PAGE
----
Wednesday, March 20, 2019

Frequencies of medically assisted death, in jurisdictions where it is legal

From the Lancet:
Regulation of assisted suicide limits the number of assisted deaths
Gian Domenico Borasio, Ralf J Jox, Claudia Gamondi
Published:February 20, 2019

"Several countries and US states have recently legalised euthanasia, assisted suicide, or both, including Canada and California, USA. In 2017, more than 13 000 patients died through either method of assisted death in countries where these practices are permitted. Euthanasia and assisted suicide have been legal in the Netherlands and Belgium since 2002, whereas assisted suicide has been legal in Switzerland since 1918 and in Oregon, USA, since 1997.

"In assisted suicide, patients take the lethal drug themselves, whereas doctors administer the drug in euthanasia. In 2012, this appeared to be a main reason for the higher frequency of assisted deaths in the Netherlands and Belgium, compared with Oregon and Switzerland. Yet data from the past 5 years suggest that the lack of legislation in Switzerland could also explain the higher frequency of assisted suicide, particularly since an increasing number of patients without terminal illness obtain permission for assisted suicide in Switzerland. By contrast, the lower frequency in Oregon might be explained by the requirement of a maximum life expectancy of 6 months and by the requirement that patients obtain a lethal dose from the pharmacy for auto-administration. On average, 36% of these patients in Oregon end up not using the lethal drug and die of their illness"

Tuesday, March 19, 2019

Matching civil servants to positions (and career tracks) in India

Stanford's Ashutosh Thakur writes about civil service matching in India:
Rethinking cadre allocation procedures in civil services

 "The allocation procedure of All-India Services’ officers to states is an important aspect of personnel administration in the public sector. This article shows that a change in allocation policy in 2008 resulted in lower quality officers being systematically assigned to disadvantaged states. It examines the causes of these imbalances and impact on State capacity and development outcomes, and explores alternate mechanisms."

Monday, March 18, 2019

Alan Krueger (1960-2019)

I was shaken today by the news of Alan Krueger's death:

Alan B. Krueger, Economic Aide to Clinton and Obama, Is Dead at 58

He was a leading light in the study of labor markets (from the effects of minimum wage, to the micro and macro returns of education).  He was also a leading policy architect, not least in his service as the Chair of the Council of Economic Advisers under President Obama.  (I interacted with him briefly when he was in that role, on matters concerning transplantation policy.)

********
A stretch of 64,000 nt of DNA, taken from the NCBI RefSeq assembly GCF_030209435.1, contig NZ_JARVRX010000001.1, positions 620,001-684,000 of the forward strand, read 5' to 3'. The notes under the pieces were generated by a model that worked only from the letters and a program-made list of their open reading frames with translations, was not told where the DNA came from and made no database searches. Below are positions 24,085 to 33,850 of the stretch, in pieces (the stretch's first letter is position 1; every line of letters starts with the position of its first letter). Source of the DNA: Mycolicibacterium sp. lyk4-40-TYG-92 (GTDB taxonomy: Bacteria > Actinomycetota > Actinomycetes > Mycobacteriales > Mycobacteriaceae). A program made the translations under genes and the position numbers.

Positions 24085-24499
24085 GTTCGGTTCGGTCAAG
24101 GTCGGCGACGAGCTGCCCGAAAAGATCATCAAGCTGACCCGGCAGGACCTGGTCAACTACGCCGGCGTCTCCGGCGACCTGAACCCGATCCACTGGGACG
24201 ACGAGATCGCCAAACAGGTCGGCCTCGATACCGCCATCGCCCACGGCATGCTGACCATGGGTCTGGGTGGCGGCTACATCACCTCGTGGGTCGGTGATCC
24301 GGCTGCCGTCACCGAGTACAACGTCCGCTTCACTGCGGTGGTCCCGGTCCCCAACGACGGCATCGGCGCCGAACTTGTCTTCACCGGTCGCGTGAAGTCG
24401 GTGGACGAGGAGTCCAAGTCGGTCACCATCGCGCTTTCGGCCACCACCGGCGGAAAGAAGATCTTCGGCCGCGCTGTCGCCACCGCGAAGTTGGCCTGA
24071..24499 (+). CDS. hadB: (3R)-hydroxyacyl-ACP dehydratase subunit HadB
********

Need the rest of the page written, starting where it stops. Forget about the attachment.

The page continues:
I'm reminded that many Americans of my generation encountered the poem Richard Corey as part of the elementary school curriculum.

Palgiarism detection, student data, and Ed Tech: the purchase of Turnitin

Here's a story that caught my eye in the Chronicle of Higher Ed, about the purchase of Turnitin, known so far primarily for plagiarism detection software:

Why a Plagiarism-Detection Company Is Now a Billion-Dollar Business

"Stamping out student plagiarism is big business. How big? $1.735 billion, to be exact. That’s the price that Advance, a privately held media, communications, and technology company, will pay to purchase Turnitin, the 800-pound gorilla of plagiarism-detection services.
"While its roots are in plagiarism detection, Turnitin actually has a broader portfolio. For example, it owns Gradescope, which offers AI-assisted grading tools, and Lightside Labs, which uses machine learning to provide feedback on students’ writing.

Chris Caren, chief executive of Turnitin, said the company’s next step is to become a platform for colleges and high schools to submit all types of student assignments, digital or on paper. It would then use AI to help instructors review that work to, among other things, spot at-risk students and devise remediation plans. The company is also developing Turnitin’s software to branch out into the STEM fields and detect plagiarism in coding, for example. In other words, it hopes to become a one-stop shop for all sorts of tech-driven teaching services."

Sunday, March 17, 2019

Congratulations to Ed Glaeser, Scott Kominers, Mike Luca and Nikhil Naik (EI best paper award)

Congratulations to the authors of this fine paper, published in Economic Inquiry.

2018 Best EI Article Award Announced!
LIMITATIONS OF IMPROVED MEASURES OF URBAN LIFE -- Volume 56, Issue 1, January 2018, Pages: 114-137
by Edward L. Glaeser, Scott Duke Kominers, Michael Luca, and Nikhil Naik